# Prove 1/(z-1) by induction

1. Mar 3, 2008

### nowimpsbball

1. The problem statement, all variables and given/known data
Prove that the generating function 1/(1-z) = (1+z)(1+z^2)(1+z^4)(1+z^8)...
which is also to 1+z+z^2+z^3+z^4+... when you multiply out the binomials.

2. Relevant equations
(1/(1-z))^k = {$$\Sigma$$[from i=0 to infinity] C(i+k-1, k-1)z^i}

3. The attempt at a solution
I've been playing around with this for a while. I thought I had it, but then I realized that I plugged the "n+1" into the exponent...ie 1+z+z^2+z^3+z^4+...+z^n+z^n+1....but that is not right...I need to plug in z+1 into each z.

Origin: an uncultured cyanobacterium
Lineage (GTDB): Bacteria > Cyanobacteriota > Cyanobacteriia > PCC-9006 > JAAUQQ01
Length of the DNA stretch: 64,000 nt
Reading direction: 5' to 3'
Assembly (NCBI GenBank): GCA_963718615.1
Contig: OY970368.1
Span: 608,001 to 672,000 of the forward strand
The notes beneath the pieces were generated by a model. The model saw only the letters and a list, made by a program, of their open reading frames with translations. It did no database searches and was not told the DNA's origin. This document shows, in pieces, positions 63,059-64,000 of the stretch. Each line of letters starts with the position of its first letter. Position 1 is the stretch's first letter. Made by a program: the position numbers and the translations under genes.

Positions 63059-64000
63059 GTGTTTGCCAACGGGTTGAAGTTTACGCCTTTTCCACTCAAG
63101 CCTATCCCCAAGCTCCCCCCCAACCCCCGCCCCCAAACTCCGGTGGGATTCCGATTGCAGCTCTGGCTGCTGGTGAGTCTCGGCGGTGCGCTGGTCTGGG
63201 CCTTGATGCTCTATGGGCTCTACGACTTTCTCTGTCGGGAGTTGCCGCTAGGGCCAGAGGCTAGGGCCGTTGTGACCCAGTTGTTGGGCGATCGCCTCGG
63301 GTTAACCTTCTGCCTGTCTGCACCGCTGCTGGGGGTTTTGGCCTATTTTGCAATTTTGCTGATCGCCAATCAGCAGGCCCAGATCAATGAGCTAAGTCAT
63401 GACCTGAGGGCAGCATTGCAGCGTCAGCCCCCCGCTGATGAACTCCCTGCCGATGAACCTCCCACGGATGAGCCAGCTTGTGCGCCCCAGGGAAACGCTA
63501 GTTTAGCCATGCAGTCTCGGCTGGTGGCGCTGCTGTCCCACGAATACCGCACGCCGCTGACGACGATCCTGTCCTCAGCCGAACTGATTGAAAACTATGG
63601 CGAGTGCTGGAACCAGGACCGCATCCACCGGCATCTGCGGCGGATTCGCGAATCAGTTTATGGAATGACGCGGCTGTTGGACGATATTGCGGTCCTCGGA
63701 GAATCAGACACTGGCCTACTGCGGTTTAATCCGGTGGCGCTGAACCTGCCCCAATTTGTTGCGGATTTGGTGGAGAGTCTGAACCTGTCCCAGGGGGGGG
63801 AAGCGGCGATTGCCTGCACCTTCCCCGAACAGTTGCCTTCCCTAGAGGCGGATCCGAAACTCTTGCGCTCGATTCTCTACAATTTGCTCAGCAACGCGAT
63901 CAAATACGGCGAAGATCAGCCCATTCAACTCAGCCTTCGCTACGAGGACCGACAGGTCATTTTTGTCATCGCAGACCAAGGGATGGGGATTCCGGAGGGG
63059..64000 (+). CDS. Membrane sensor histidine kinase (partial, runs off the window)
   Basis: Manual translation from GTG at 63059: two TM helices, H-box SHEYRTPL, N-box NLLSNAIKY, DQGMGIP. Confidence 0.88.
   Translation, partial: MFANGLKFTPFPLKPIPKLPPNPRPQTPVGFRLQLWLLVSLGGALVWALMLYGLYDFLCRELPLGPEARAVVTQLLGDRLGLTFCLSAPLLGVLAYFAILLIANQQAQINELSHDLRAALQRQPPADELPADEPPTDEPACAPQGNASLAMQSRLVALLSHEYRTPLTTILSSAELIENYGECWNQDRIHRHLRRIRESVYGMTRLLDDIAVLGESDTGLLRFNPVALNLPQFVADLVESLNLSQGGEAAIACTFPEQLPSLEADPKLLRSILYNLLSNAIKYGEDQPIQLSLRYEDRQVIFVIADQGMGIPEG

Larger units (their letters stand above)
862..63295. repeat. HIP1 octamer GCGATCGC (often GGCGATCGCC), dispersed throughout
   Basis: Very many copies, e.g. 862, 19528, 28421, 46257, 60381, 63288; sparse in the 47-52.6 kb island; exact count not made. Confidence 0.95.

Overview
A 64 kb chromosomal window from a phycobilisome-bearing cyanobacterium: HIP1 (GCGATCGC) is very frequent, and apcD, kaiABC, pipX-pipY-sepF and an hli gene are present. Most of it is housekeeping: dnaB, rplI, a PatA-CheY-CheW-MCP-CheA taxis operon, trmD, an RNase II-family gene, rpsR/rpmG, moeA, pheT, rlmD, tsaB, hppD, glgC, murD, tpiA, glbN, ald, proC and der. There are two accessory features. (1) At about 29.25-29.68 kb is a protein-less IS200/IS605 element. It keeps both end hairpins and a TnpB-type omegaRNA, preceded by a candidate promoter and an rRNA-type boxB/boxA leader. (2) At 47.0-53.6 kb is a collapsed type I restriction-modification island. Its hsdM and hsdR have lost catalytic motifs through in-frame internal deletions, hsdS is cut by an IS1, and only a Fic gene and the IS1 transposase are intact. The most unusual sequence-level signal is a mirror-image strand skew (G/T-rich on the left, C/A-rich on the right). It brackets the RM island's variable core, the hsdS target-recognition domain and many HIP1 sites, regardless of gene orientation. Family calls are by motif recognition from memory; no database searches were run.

PS Ignore the topic name, it should be 1/(1-z)

Thanks
Thanks

Last edited: Mar 3, 2008
2. Mar 3, 2008

### e(ho0n3

So you want to prove that 1/(1-z) = (1+z)(1+z2)(1+z4)...?

3. Mar 4, 2008

### HallsofIvy

Staff Emeritus
Why do you refer to induction? There is no "n" in your formula to do an induction on!